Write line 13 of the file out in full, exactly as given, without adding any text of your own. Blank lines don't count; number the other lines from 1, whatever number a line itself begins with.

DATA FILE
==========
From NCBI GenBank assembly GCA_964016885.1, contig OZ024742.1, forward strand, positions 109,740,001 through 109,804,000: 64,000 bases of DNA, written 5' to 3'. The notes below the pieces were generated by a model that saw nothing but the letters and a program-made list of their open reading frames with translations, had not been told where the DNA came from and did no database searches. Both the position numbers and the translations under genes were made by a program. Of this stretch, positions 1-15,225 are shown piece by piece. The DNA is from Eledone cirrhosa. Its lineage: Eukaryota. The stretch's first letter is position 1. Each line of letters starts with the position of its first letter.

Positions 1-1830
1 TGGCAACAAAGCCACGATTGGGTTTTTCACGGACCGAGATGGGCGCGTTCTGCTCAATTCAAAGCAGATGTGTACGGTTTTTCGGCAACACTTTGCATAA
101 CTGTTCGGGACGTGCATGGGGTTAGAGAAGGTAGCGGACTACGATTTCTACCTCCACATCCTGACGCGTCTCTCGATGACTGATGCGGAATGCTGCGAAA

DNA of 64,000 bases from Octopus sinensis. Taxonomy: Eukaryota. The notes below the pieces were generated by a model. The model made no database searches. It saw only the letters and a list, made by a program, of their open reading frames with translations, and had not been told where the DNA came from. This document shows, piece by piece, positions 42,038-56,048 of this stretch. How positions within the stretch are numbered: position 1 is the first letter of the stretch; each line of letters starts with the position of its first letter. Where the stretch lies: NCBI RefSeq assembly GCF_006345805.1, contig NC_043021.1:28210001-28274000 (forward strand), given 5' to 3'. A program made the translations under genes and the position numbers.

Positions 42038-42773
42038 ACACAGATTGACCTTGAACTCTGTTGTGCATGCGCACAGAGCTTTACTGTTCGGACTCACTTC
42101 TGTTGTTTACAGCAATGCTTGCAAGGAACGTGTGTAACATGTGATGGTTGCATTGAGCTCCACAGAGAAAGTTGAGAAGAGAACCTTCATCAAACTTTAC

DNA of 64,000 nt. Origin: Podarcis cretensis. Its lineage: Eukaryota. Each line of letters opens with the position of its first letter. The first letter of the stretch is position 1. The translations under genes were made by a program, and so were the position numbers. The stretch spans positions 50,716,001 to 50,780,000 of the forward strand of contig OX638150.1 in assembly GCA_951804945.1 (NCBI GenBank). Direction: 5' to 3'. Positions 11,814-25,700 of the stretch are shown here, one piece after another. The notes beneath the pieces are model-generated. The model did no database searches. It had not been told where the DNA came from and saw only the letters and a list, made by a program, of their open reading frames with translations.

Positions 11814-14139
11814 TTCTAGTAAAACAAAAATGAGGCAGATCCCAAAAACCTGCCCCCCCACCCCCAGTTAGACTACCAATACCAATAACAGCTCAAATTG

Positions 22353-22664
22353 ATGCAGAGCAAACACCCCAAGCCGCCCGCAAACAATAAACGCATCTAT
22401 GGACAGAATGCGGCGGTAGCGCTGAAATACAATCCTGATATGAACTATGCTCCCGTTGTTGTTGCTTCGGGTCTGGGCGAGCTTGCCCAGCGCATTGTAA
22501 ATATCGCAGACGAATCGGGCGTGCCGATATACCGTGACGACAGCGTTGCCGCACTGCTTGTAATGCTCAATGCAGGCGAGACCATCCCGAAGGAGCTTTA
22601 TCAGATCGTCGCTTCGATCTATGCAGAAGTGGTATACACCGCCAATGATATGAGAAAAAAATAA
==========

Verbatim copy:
22353 ATGCAGAGCAAACACCCCAAGCCGCCCGCAAACAATAAACGCATCTAT